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Is your team prepared for injuries?

  • Published
  • By Capt. Jamie Humphries
  • 438th Air Expeditionary Wing Public Affairs
The Chicago Bears and the Houston Texans are playing great football right now.

The Bears are 7-3 and tied for second place in the NFC North Division trailing only the undefeated Green Bay Packers. They have won five straight games and are 5-1 at home.

The Houston Texans are finally living up to expectations in the AFC South. Like the Bears, they are also 7-3, have won four straight games and are in first place in their division and have excited the hometown crowd with a 4-1 mark at Reliant Stadium.

But, both teams also have something else in common that could impact the rest of their promising campaigns. Both teams recently lost their starting quarterbacks after suffering severe injuries that could jeopardize the rest of their seasons.

Losing quarterback Jay Cutler to a broken thumb was a huge blow to the Bears who look to be without the starter for an extended period of time and the Texans' Matt Schaub will be out the remainder of the year with right foot injury.

What will the two franchises do?

They will do what any organization does ... they will regroup, devise a way ahead and press ahead with their mission with full confidence the backup will get the job done.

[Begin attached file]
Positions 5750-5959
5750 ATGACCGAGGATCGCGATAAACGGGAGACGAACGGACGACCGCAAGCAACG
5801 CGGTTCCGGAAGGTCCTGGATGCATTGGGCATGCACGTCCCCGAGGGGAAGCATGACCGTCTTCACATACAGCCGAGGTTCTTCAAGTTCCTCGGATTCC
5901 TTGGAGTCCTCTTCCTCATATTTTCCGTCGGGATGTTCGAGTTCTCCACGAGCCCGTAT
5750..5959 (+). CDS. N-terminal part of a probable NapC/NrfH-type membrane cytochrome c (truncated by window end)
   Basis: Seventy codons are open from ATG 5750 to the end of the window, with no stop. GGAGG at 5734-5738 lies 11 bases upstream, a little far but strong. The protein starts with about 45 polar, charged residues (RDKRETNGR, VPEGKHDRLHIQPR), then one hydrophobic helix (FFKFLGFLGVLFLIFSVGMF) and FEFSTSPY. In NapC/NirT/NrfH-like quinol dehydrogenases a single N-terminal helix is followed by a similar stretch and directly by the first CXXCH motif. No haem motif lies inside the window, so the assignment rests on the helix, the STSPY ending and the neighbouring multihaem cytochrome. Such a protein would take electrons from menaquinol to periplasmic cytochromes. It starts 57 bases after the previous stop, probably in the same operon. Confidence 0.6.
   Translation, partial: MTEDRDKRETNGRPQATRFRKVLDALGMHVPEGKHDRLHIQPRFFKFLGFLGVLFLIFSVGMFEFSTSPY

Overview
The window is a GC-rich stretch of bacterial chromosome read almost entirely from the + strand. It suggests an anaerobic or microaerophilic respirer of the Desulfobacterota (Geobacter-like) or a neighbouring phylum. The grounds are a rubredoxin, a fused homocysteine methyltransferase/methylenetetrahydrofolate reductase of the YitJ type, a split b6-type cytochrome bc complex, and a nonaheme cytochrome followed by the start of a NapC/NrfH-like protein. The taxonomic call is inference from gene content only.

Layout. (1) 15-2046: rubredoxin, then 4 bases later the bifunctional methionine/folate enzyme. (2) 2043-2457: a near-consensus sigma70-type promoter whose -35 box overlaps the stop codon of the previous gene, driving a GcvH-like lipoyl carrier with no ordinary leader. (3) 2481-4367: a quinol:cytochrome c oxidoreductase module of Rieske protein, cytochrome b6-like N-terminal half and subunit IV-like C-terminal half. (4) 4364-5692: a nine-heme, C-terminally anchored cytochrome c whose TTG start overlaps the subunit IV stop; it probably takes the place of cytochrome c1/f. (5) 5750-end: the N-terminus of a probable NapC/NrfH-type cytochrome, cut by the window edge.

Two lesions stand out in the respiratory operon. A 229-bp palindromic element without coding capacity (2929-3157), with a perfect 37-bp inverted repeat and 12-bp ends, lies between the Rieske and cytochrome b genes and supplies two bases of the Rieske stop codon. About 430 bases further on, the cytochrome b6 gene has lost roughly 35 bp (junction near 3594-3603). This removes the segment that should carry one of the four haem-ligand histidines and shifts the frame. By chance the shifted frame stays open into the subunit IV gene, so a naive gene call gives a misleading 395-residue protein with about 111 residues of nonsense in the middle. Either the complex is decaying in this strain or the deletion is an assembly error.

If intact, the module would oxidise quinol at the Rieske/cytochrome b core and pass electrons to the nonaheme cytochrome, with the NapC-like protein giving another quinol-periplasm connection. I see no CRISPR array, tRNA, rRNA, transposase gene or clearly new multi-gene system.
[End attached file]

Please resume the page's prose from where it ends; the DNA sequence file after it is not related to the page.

Is your organization prepared to cope with that season-ending injury? Is your backup ready to accept their new role as a leader? Are your Airmen prepared to pick up the slack left behind by a member of your team due to unforeseen circumstances?

As Air Force Airmen, we like to feel a part of a team. We like to feel worth and value and a certain sense of accomplishment that comes with performing well especially under pressure. And, at times, we like to feel indispensable to the organization meaning your unit simply can't run effectively without you.

But, does that really help the team?

Of course it doesn't. A good team is one that is versatile and coherent, well managed and adaptable. One that is flexible and problem solves and succeeds and even thrives if a valued member is not able to answer the call. A good team has chemistry and charisma and ready to accept challenges in the face of adversity.

I challenge you to look within your organization and to honestly asses if your team is ready to accept an increased workload due to deployments, separations or unexpected leaves of absence.

Do the members have what it takes to fully function and are they fully engaged? Are they ready to be innovative and collaborate in an effort to complete your mission? Are they truly a team?

If the answer is "no," I guess it's time to look at the free agent market.